The evidence seems to suggest is that our society’s most highly educated people are turned away from teaching because of conditions which the teacher unions continue to support, namely: differentiated pay, differentiated status among teachers, and high stakes accountability tied to evaluation. Think about the professions that our most highly educated citizens prefer (the Ivy League graduates in the U.S.).There is much to quibble with here. I would not equate having an undergraduate or MBA degree from an Ivy League school as necessarily being "highly educated." Investment banking, law, finance, and business do not, as far as I can see, require any brains beyond what it takes to become a doctor, scientist, engineer, policy analyst, or liberal arts professor. The most distinct feature of the people I knew who went to business school was that they wanted to make a lot of money. They were quite unapologetic about that. They were not motivated by any particular curiosity to know something or a desire to contribute to a better world. This is not to say that they weren't smart in a certain reptilean way, but one would be hard-pressed to have an intelligent discussion with them about art or literature or politics.
Let’s see: Investment Banking, Finance, Law, Entrepreneurs. What is the common denominator here? Making a lot of money, but doing so under differentiated terms and market pressures in which pay is tied to performance as judged by the employees clients. It’s not fair to say on the one hand that our society’s smartest people avoid teaching because of the conditions of that profession, when the very conditions that non teacher reformers want to implement (e.g. pay for performance; more accountability/high risk reward pay) are precisely the conditions the union opposes but that top college graduates want as demonstrated by the careers they currently choose
In this week's New Republic, Anthony Grafton reviews a recent book by Louis Menaud on the plight of graduate students in the humanities, who spend 10 or more poverty-stricken years working on the PhDs only to find slim job prospects awaiting them when they finish. Grafton asks whether something should be done to deter them from ever attempting such a foolish endeavor. His answer is that, although the poor souls should be informed from the start about the difficulty of the quest, in some sort of crazy way the system works:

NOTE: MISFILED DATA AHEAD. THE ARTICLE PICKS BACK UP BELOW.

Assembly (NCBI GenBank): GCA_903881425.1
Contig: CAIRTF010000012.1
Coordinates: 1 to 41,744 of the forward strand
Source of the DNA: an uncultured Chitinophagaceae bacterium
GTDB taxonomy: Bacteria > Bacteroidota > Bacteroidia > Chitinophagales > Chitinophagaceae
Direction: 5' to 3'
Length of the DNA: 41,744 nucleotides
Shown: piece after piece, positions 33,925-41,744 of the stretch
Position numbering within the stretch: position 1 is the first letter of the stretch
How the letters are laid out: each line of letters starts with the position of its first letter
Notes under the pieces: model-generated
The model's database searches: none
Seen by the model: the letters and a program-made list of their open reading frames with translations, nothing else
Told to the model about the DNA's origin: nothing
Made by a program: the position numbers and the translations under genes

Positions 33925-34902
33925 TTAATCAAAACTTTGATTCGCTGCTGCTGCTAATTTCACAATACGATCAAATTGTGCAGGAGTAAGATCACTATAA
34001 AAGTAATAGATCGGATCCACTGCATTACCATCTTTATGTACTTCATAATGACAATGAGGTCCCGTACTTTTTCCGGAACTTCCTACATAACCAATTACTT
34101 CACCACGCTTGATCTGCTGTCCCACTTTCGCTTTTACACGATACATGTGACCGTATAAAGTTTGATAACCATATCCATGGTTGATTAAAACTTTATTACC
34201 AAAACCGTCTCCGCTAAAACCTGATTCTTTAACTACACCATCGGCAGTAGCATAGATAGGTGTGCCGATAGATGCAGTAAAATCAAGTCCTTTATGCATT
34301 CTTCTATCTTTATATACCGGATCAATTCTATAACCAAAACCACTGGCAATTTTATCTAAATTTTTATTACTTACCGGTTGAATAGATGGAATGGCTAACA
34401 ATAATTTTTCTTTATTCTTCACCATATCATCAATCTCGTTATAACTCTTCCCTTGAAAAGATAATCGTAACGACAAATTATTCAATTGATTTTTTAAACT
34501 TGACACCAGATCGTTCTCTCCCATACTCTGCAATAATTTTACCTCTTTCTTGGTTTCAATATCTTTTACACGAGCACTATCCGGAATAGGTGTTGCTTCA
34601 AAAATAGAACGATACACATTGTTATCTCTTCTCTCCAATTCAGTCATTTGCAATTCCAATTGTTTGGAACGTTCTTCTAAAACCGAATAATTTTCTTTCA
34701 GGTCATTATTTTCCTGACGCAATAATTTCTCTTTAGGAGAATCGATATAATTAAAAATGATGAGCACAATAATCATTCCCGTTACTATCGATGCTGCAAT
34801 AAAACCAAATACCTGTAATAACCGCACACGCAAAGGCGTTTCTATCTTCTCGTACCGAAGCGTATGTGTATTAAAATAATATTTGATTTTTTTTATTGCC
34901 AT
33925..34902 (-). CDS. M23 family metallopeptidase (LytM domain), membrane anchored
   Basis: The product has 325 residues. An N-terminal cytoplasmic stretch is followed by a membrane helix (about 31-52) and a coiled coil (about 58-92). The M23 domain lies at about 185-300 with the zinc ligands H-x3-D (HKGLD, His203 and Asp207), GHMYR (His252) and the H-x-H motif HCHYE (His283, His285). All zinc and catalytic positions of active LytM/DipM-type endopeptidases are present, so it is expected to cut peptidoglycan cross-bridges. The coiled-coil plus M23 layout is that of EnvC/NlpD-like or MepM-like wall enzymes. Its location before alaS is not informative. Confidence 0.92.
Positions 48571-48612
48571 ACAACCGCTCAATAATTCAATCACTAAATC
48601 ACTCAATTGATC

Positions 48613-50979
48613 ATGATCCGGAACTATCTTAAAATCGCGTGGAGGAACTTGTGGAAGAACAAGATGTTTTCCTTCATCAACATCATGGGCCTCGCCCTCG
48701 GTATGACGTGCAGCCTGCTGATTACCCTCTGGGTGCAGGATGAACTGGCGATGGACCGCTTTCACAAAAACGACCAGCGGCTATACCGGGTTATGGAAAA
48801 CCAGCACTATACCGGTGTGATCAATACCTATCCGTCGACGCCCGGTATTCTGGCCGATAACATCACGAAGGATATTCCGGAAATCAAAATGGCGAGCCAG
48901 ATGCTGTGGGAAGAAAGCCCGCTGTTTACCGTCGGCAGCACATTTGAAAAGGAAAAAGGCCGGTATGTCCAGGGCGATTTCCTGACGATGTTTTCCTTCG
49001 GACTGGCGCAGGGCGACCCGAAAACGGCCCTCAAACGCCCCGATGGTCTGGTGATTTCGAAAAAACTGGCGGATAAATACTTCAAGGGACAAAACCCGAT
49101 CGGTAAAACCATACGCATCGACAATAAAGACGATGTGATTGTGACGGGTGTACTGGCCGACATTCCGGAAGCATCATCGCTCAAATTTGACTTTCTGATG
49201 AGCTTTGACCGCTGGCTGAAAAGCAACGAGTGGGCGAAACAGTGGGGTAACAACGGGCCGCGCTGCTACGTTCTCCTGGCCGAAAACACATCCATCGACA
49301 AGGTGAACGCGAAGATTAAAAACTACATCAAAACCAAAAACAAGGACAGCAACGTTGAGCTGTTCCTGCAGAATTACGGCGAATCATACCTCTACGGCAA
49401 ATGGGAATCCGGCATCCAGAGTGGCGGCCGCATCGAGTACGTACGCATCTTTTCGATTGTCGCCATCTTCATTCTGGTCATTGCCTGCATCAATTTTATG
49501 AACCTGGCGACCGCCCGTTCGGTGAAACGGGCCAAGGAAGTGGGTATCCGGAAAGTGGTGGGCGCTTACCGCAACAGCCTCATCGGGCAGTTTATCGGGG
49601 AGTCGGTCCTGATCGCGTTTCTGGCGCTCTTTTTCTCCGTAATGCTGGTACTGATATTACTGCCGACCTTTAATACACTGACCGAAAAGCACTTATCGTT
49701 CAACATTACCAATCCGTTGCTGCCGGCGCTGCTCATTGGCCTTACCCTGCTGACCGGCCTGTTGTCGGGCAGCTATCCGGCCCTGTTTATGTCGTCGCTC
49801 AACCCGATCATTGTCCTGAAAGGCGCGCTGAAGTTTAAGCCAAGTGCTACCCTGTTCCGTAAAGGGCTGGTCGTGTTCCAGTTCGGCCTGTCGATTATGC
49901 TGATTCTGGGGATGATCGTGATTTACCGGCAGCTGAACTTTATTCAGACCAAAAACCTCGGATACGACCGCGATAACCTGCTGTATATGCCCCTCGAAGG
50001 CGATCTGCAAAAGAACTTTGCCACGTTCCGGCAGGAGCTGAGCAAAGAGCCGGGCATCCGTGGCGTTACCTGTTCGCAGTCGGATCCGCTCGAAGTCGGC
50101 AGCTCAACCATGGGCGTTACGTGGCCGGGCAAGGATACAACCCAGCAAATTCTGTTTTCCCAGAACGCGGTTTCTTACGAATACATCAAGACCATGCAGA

One might say that you need a vocation. And the vocation of scholarship is hard ... One reason graduate school demands so much time, so much effort, and so much difficulty is that it is designed -- badly and clumsily, but not insanely -- to attract and then to test people who think they have this sort of calling.The commenter who thinks our "most educated" citizens gravitate towards banking, law, and business -- and others of his ilk who are the powers behind the current deformation of public education -- have never had a taste of this calling. They no inkling of what it means to be driven to seek truth and beauty for their own sakes, not for the large salaries they will command.
I once had an English professor who said that the most educated man he ever met was a crane operator who kept a shelf of books in his cab. He didn't say whether the crane operator had gone to an Ivy League college or not.
Too bad the current crop of education deformers will never understand how or why a highly educated man could end up driving a crane.